Coronal jets occur frequently on the Sun, and may contribute significantly to the solar wind. With the suite of instruments available now, we can observe these phenomena in greater detail than ever before. Modeling and simulations can assist further with understanding the dynamic processes involved, but previous studies tended to consider only one mechanism (e.g., emergence or rotation) for the origin of the jet. In this study we model a series of idealized archetypal jet configurations and follow the evolution of the coronal magnetic field. This is a step toward understanding these idealized situations before considering their observational counterparts. Several simple situations are set up for the evolution of the photospheric magnetic field: a single parasitic polarity rotating or moving in a circular path; as well as opposite polarity pairs involved in flyby (shearing), cancellation or emergence; all in the presence of a uniform, open background magnetic field. The coronal magnetic field is evolved in time using a magnetofrictional relaxation method. While magnetofriction cannot accurately reproduce the dynamics of an eruptive phase, the structure of the coronal magnetic field, as well as the buildup of electric currents and free magnetic energy are instructive. Certain configurations and motions produce a flux rope and allow the significant buildup of free energy, reminiscent of the progenitors of so-called blowout jets, whereas other, simpler configurations are more comparable to the standard jet model. The next stage is a comparison with observed coronal jet structures and their corresponding photospheric evolution.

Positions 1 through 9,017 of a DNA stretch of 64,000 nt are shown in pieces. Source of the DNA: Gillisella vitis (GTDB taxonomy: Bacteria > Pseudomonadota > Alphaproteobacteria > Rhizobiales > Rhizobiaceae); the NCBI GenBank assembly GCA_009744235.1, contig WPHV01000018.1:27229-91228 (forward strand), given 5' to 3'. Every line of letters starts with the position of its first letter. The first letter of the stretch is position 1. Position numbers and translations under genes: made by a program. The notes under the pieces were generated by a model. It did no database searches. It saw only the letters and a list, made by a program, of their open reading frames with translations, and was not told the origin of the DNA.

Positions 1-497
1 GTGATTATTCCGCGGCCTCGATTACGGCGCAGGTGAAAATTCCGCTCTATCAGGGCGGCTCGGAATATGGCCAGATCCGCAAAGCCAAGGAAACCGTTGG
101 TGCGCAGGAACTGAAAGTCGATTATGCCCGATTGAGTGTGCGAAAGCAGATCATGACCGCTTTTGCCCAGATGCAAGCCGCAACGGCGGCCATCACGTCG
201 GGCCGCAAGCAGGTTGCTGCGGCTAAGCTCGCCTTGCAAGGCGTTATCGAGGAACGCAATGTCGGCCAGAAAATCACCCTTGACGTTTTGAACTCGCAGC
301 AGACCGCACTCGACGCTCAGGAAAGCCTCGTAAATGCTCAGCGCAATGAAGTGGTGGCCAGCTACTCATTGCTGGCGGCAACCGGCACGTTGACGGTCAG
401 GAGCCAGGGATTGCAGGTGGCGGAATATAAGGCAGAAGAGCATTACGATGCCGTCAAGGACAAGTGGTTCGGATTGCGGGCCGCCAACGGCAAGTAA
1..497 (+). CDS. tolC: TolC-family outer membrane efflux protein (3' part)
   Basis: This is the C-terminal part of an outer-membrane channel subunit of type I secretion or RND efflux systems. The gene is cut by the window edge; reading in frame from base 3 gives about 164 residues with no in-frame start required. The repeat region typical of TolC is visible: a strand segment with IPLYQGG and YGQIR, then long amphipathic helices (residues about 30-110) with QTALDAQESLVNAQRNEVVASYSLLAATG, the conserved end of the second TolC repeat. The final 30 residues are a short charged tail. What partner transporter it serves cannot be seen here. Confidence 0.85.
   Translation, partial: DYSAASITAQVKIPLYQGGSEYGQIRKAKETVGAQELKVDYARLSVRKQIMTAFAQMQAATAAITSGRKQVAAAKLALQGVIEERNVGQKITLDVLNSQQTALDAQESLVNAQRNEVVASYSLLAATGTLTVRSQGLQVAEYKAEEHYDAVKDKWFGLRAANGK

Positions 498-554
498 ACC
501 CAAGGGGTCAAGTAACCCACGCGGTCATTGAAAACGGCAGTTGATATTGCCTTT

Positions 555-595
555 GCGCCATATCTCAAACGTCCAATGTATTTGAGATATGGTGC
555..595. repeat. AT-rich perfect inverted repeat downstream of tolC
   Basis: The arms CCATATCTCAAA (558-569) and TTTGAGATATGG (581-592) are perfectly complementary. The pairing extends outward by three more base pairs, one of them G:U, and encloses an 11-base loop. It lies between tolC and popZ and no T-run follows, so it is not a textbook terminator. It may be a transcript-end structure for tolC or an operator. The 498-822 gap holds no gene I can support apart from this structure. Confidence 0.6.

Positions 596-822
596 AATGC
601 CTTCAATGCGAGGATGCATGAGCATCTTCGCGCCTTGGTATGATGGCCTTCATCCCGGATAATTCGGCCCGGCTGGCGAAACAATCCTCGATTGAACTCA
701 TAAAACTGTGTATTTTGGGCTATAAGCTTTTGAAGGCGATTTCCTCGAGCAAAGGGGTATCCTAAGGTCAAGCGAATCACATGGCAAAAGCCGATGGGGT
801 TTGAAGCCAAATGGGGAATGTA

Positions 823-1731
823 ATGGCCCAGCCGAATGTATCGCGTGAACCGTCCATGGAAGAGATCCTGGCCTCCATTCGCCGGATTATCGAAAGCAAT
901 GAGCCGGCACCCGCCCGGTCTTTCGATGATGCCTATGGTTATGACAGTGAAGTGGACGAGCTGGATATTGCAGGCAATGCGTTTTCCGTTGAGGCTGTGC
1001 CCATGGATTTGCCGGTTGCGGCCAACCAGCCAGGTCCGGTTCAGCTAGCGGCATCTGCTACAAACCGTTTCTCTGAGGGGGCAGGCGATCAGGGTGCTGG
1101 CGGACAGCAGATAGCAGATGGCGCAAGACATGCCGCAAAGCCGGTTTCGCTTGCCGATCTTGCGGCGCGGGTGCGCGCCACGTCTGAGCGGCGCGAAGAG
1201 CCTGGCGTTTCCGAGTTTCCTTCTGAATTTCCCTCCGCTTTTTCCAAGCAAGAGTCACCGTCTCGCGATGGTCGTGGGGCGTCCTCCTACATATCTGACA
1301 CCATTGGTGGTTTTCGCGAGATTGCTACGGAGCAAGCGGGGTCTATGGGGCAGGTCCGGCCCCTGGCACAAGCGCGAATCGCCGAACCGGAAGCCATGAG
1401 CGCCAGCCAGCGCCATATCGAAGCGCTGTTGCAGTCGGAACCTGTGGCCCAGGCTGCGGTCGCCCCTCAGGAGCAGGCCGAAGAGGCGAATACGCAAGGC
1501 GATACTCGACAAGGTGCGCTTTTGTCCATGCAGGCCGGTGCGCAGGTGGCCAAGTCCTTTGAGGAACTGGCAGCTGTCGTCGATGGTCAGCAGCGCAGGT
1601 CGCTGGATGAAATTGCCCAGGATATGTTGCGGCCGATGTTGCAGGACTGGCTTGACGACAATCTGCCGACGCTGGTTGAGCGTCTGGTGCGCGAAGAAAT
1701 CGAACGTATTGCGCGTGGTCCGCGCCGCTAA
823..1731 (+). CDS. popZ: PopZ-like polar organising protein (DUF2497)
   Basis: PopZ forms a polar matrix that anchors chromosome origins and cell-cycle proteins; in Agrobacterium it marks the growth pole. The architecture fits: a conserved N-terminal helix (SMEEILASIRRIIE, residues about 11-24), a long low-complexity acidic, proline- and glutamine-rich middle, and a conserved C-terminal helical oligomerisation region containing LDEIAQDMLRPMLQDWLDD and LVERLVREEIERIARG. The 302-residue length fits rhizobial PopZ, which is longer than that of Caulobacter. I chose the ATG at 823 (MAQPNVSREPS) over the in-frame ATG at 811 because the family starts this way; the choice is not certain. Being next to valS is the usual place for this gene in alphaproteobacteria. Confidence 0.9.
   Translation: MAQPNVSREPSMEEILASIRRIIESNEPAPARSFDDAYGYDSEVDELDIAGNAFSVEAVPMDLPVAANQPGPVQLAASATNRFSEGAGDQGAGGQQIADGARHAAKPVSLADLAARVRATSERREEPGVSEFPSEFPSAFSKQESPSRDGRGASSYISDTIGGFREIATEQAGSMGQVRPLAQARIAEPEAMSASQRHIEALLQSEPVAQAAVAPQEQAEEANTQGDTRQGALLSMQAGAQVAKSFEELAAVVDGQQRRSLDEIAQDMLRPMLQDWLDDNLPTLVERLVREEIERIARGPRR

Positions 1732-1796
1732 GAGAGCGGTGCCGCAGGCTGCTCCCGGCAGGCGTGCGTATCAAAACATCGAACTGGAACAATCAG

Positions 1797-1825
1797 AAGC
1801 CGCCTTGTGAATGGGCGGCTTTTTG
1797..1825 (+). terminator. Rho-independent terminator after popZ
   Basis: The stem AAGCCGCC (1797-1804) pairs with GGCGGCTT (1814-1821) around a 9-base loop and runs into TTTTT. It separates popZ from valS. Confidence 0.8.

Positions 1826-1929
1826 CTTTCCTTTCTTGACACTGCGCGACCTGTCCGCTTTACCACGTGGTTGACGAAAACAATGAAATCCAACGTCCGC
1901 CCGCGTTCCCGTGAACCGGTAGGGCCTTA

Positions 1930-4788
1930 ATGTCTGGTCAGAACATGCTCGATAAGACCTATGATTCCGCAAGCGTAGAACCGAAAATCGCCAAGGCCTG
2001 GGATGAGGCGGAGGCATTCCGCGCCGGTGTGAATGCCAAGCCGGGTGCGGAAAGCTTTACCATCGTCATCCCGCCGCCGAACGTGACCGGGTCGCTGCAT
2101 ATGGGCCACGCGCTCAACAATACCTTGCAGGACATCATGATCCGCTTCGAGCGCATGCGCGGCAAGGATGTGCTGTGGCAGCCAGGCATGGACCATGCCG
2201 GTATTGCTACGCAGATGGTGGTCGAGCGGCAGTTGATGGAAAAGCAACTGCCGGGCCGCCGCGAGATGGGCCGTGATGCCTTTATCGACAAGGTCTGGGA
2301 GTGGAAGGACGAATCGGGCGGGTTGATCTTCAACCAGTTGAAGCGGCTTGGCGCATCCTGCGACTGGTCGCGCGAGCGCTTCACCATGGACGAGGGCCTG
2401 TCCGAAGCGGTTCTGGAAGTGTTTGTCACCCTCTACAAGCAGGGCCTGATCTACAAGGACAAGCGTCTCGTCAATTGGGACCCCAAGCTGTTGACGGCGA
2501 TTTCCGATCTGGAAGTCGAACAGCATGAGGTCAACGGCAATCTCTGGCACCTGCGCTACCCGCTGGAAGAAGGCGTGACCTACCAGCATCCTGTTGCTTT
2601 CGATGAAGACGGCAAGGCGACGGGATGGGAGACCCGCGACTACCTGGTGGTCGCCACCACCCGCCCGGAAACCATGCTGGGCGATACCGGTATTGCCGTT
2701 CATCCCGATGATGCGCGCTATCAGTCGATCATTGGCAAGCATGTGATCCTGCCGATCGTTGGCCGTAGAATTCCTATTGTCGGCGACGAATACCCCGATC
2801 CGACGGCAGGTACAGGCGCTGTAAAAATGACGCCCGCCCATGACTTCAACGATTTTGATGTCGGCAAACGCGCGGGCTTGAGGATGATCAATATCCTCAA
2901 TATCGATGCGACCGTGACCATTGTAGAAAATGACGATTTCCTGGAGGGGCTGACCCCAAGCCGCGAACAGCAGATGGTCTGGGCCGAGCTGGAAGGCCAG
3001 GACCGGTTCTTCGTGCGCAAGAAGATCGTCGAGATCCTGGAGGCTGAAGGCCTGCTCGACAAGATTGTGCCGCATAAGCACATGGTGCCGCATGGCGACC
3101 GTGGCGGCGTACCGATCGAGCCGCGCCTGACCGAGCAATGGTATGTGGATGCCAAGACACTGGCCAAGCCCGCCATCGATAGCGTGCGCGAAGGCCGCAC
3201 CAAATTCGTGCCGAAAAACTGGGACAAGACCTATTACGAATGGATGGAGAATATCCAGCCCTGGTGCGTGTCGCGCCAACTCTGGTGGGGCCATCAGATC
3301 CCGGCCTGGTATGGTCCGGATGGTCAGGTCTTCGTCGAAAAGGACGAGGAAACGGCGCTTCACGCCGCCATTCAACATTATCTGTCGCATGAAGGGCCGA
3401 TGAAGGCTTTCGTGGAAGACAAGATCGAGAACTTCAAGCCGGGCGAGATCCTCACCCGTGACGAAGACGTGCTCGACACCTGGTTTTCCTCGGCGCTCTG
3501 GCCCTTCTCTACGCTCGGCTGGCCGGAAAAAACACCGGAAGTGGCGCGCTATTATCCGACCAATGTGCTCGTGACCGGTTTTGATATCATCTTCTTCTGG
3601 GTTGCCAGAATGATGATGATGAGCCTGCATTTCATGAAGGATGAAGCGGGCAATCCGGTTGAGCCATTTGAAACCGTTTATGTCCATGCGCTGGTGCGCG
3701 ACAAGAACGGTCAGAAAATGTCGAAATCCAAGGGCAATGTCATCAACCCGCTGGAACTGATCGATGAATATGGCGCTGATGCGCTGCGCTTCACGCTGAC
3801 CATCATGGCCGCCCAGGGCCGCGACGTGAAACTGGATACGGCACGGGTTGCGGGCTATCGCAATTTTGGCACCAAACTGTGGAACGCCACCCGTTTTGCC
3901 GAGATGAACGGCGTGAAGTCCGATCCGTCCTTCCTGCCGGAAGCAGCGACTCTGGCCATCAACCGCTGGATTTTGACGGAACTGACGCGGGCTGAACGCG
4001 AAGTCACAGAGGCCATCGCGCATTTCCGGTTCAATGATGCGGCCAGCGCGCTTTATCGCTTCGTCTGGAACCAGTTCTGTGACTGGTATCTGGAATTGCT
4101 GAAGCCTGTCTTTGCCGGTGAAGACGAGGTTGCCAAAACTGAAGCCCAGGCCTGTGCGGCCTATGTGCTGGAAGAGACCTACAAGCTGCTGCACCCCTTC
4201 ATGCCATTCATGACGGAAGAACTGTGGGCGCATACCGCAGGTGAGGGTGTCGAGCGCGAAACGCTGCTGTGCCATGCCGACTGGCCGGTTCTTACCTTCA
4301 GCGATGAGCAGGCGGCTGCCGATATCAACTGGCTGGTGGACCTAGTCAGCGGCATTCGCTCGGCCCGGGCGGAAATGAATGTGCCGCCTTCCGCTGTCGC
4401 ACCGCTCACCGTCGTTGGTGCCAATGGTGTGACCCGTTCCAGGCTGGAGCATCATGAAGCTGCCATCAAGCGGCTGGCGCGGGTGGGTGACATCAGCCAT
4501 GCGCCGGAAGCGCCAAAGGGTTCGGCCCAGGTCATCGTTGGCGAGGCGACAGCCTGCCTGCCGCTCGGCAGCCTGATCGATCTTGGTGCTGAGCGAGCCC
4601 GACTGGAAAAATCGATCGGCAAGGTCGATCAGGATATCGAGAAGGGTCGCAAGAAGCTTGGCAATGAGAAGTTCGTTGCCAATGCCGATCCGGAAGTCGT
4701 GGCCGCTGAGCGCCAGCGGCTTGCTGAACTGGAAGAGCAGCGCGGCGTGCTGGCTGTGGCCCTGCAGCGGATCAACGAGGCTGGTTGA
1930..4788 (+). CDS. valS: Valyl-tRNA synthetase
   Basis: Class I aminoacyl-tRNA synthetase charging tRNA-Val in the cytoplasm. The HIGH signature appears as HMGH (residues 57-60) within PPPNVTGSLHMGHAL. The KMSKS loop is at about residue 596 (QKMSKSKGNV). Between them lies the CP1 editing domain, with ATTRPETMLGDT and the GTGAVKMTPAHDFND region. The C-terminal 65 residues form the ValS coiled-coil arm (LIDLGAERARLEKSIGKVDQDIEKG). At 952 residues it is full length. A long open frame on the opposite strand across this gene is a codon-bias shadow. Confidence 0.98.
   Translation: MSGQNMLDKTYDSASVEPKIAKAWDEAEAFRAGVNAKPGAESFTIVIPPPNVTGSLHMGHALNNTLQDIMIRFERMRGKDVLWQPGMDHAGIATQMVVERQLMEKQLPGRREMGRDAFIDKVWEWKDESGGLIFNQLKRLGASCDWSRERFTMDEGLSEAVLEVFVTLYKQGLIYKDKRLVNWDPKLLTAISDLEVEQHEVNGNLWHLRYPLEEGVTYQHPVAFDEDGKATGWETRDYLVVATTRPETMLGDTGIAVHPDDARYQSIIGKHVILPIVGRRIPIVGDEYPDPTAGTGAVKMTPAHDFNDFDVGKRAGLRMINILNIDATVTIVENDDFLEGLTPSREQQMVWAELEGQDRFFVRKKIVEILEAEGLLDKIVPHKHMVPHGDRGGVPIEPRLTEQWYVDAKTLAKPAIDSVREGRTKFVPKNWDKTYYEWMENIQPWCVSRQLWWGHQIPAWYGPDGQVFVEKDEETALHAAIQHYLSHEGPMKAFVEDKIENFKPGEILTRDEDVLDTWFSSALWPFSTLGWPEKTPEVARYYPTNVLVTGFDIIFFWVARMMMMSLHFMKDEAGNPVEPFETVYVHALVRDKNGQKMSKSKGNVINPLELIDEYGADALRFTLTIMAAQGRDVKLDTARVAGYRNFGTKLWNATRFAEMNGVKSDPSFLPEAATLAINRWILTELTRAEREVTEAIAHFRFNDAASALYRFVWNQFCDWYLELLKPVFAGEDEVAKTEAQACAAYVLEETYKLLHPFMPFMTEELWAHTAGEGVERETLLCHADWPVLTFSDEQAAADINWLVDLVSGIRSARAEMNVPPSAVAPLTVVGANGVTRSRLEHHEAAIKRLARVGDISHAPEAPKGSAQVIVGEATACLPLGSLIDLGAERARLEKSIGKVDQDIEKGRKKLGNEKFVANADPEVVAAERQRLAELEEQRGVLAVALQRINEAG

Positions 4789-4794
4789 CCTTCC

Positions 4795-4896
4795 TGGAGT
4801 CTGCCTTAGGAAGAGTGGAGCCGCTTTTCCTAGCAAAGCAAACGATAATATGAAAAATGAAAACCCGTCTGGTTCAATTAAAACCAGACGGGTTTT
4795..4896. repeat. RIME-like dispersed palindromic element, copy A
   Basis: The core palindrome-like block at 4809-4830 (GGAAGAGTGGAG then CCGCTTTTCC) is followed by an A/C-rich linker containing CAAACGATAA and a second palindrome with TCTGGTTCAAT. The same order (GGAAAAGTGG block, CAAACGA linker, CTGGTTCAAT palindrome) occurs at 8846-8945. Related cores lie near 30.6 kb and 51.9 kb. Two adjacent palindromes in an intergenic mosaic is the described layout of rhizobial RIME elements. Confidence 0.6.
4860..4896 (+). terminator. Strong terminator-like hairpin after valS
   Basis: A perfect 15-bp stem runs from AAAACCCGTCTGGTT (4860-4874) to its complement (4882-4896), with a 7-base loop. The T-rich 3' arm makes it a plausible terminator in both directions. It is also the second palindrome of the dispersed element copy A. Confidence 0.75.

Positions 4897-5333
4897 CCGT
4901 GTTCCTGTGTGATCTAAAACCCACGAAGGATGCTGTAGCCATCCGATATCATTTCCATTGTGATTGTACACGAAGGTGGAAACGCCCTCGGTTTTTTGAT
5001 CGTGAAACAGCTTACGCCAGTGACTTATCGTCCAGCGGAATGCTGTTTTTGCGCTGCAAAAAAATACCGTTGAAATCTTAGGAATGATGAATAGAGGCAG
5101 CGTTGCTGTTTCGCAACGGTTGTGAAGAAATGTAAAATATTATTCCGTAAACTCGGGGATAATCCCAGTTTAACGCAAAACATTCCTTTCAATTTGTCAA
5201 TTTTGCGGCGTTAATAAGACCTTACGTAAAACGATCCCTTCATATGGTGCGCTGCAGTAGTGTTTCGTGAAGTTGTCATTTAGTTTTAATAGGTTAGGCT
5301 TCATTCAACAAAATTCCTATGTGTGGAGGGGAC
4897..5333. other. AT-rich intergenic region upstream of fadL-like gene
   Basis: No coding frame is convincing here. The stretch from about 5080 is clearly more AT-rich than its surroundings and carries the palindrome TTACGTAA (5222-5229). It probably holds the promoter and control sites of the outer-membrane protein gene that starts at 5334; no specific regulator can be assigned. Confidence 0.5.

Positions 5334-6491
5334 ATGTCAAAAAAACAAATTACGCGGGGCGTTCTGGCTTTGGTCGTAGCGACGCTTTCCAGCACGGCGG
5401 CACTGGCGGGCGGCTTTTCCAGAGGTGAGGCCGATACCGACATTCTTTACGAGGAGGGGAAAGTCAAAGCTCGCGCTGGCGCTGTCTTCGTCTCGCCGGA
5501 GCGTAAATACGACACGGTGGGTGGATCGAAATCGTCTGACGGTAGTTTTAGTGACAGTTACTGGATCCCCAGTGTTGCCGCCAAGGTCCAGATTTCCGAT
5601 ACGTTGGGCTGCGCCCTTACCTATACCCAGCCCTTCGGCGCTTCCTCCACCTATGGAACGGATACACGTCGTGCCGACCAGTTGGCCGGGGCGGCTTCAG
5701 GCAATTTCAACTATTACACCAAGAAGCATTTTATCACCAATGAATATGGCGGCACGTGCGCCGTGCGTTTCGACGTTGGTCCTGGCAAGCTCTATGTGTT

- Sun: activity
- Sun: magnetic fields